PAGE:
Haiti Democracy Project





Jean-Claude Bajeux – teacher, scholar and human rights activist – has unfortunately confronted the Leviathan in many of its modern manifestations. 


Returning to Duvalier’s Haiti in 1961, following an extended absence spent completing his licence en philosophie at Bordeaux (France), then teaching in Cameroon and editing l’Effort Camerounais as that West African nation achieved independence, he took up a post as professor of philosophy at the Petit Séminaire Collège Saint Martial and resumed his editorial responsibilities at Rond Point, an independent cultural review which was ultimately banned by the regime as part of the initial consolidation of the Duvalierist dictatorship underway at that time. 


Forced into exile in February, 1964, as a result of his “subversive” activities and, more specifically, for attempting to organize the Haiti’s Catholic clergy in protest against Duvalier’s expulsion of the Jesuit order, M. Bajeux took up residence in the neighboring Dominican Republic, where he founded the organization Amistad entre los pueblos, dedicated to addressing the plight of Haitian migrant workers on state-managed sugar cane plantations (braceros).


During his 22 years in exile, he also lived and worked in Cuernavaca, Mexico, with Ivan Illich, at his Centro Intercultural de Documentacion (CIDCO), editing the journal Cahiers de Sondeos, and in Rio Pedras, Puerto Rico, as professor of comparative Caribbean literature at the University of Puerto Rico.  He received a Ph.D. in Romance Languages and Literature from Princeton University in 1977.  In 1980, in response to the first wave of Haitian “boatpeople” and the United States’ initial interdiction and incarceration of these refugees at Puerto Rico’s Fort Allen, he founded and directed the Inter-regional Council on Haitian Refugees (CIRH).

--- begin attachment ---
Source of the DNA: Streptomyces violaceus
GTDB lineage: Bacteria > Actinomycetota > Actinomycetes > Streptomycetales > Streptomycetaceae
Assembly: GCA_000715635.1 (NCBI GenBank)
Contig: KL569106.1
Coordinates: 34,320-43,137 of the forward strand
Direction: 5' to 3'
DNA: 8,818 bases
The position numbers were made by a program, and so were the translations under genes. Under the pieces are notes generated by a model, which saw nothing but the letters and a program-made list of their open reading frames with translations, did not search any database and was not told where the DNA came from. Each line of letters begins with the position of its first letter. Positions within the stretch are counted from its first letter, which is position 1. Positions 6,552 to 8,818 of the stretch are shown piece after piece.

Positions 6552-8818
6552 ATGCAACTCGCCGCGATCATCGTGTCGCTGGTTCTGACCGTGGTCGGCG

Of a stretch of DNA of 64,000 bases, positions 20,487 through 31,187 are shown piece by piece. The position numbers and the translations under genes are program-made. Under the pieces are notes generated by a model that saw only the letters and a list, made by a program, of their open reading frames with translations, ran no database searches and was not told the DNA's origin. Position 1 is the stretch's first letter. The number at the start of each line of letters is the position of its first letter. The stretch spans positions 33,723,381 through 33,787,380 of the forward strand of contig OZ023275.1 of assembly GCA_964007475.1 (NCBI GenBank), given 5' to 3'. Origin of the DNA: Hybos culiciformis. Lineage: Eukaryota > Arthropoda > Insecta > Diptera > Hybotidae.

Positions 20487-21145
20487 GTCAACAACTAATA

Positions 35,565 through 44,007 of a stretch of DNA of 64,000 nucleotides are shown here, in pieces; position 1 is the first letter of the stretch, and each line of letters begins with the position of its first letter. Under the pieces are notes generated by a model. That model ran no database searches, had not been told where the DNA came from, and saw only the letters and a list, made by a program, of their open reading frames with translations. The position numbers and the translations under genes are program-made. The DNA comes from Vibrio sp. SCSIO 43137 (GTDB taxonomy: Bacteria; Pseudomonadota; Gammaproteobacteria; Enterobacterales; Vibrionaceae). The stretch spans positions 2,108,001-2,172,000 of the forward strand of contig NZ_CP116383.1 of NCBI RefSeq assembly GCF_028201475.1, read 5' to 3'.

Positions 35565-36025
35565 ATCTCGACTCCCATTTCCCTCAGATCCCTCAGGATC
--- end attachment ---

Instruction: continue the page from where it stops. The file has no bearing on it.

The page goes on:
M. Bajeux achieved some fleeting international renown in February, 1986, when he became the first of the country’s many sons and daughters in exile to return in the wake of Baby Doc’s ouster.  He immediately moved to establish, on Haitian soil, the Œcumenical Center for Human Rights (CEDH), which he had originally founded in 1977 in the Dominican Republic.  Subsequently, the brought his considerable prestige to bear at the forefront of the tumultuous struggle to achieve passage of the 1987 Constitution by referendum, on March 29 (1,268,980 yeas, 2,167 nays and 187 invalid ballots).  During this same period, he co-founded the National Congress of Democratic Movements (CONACOM), with Victor Benoît.  When that coalition became a formal political party, he served as its Deputy Secretary General, representing it for 10 years as a member of both the Socialist International and the Coalition of Latin American Political Parties (COPPAL).


During the years of the de facto military regime (1991-1994) that had removed President Aristide in the September 29 coup d’état, M. Bajeux remained in Haiti, refusing to resume his exile.  As a prominent Aristide supporter and public figure in his own right, he and his household were the object of numerous threats and several violent attacks by the military and its attachés during this period.  On more than one occasion during this period, he was forced underground.  All the while, CEDH was not only monitoring ongoing abuses, but offering critical basic services and support to thousands of internal refugees – victims or targets of the unrelenting repression unleashed by the Haitian military in order to establish and maintain its grip on power, and their families.


Jean-Claude Bajeux served as Minister of Culture in the government of Prime Minister Smarck Michel, following the return to constitutional order, from 1994 to 1996.  He is the author of a book of poetry (Textures) and a bilingual anthology of Haitian Creole literature (Mòso chwazi: Pawòl ki ekri an Kreyòl Ayisyen).  In 1991, he edited and published the first comprehensive bilingual edition of the 1987 Constitution.  More recently, in his capacity as Executive Director of CEDH, M. Bajeux compiled the first authoritative and documented account of the events of December 17, 2001.

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